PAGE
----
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Motorcycles, Travel & Adventure

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Motorcycle TourMagazine

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About Postcards from the Hedge

Always on the cutting edge of the motorcycle industry, Bill Heald’s Postcards from the Hedge provides readers with an exceptional look into all things motorcycle. From racing to design to day-to-day riding, Heald has a grasp on it all.

Name: Bill Heald

Current Rides: Honda VFR and V45 Magna, Kawasaki Ninja 500, Triumph Street Triple R

Favorite quote:

The Wand chooses the Wizard Mr. Potter. It is not always clear why.

- Mr. Ollivander in Harry Potter and the Sorcerer's Stone

Two-Wheeled, High-Speed Punditry

Oh, if only there was someplace I could go to get some opinions about stuff! We just don’t have enough people in journalism, social media, talk radio, podcasts, YouTube channels and WhatNot (I think Amazon owns that last one) telling the rest of humanity how to run their bidness. Of course, my sarcasm drips like 90-weight gear oil as I write this, for one of my pet peeves is the rampant proliferation of unqualified opinions. But as I am (to some degree) a realist, I know I really can’t do Jack about this situation, so I shall avoid cursing the darkness further and light a candle. Or, I can just sell-out and do some pontificating myownself, and tell the motorcycle industry how to dramatically increase their profile and sell tons more motorcycles. I can spew simplistic opinionage with the worst of them, and think it’s high time to do so.

So how do we get more people interested in motorcycling? One area that always seems to work with all manner of products is getting them in movies and television, and actually the OEMs (especially Ducati) have done this pretty well of late. But one area that has really been hurting in my view is racing. The AMA Superbike series used to be a world-class draw and pulled in a great deal of interest. But now, things are different. In fact, things are less than stellar. The reasons why are sad, annoying and leaves one shaking one’s head, then putting one one’s helmet, and then shaking one’s head again. But hey, I’m here with sage advice on how to fix it.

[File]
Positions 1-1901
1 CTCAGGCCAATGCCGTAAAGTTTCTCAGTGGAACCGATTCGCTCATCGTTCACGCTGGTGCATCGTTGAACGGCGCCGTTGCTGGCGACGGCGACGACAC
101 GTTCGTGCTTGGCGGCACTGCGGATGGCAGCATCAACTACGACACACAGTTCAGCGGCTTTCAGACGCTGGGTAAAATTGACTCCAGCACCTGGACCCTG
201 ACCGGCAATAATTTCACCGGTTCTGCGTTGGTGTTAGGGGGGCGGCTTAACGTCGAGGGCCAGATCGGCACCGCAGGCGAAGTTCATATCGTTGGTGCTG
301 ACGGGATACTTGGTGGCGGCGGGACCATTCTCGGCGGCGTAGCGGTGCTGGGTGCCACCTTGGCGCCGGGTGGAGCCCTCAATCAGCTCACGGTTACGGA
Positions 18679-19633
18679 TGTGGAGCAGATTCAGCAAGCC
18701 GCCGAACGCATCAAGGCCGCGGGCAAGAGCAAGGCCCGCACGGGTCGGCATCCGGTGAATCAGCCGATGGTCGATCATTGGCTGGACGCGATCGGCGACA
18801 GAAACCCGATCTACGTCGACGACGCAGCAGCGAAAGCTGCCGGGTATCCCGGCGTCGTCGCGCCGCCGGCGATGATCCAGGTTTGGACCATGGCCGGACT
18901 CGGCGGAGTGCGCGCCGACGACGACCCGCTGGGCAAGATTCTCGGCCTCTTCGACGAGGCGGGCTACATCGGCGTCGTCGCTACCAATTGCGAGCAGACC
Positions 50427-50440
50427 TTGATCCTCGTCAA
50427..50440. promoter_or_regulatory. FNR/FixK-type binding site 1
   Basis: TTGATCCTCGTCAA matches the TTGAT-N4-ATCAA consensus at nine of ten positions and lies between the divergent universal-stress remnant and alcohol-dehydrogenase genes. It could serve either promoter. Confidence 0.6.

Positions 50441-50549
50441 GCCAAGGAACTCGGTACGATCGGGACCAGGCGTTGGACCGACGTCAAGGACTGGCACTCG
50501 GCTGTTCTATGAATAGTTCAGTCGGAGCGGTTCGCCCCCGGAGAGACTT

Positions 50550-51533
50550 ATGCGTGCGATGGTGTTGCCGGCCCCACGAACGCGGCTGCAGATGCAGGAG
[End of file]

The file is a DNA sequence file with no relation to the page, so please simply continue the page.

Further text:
So here goes: Do you remember when the AMA Roadracing series introduced the Harley-Davidson Sportster racing series as a companion race program with the Superbike racing weekends? It was a long time ago, but the idea behind it was brilliant. During Bike Week at Daytona every year, a lot of the powers that be wondered how you could get all those Harley revelers to visit the track as part of the week’s celebrations. If you have a bunch of racers duking it out on Harley’s entry-level V-Twins, it might introduce a new ingredient into the stew and it turned out to be pretty successful. It also helped start the roadracing careers of some truly talented riders, thanks to the relatively low price of admission and the learning opportunity it presented. The bottom line here is it also helped sell Harleys, and in some cases was a gateway drug to get the odd Harley lover interested in more potent sporting machinery. Or so I believe. This is opionionland, and I can boldly state all kinds of wild conclusions.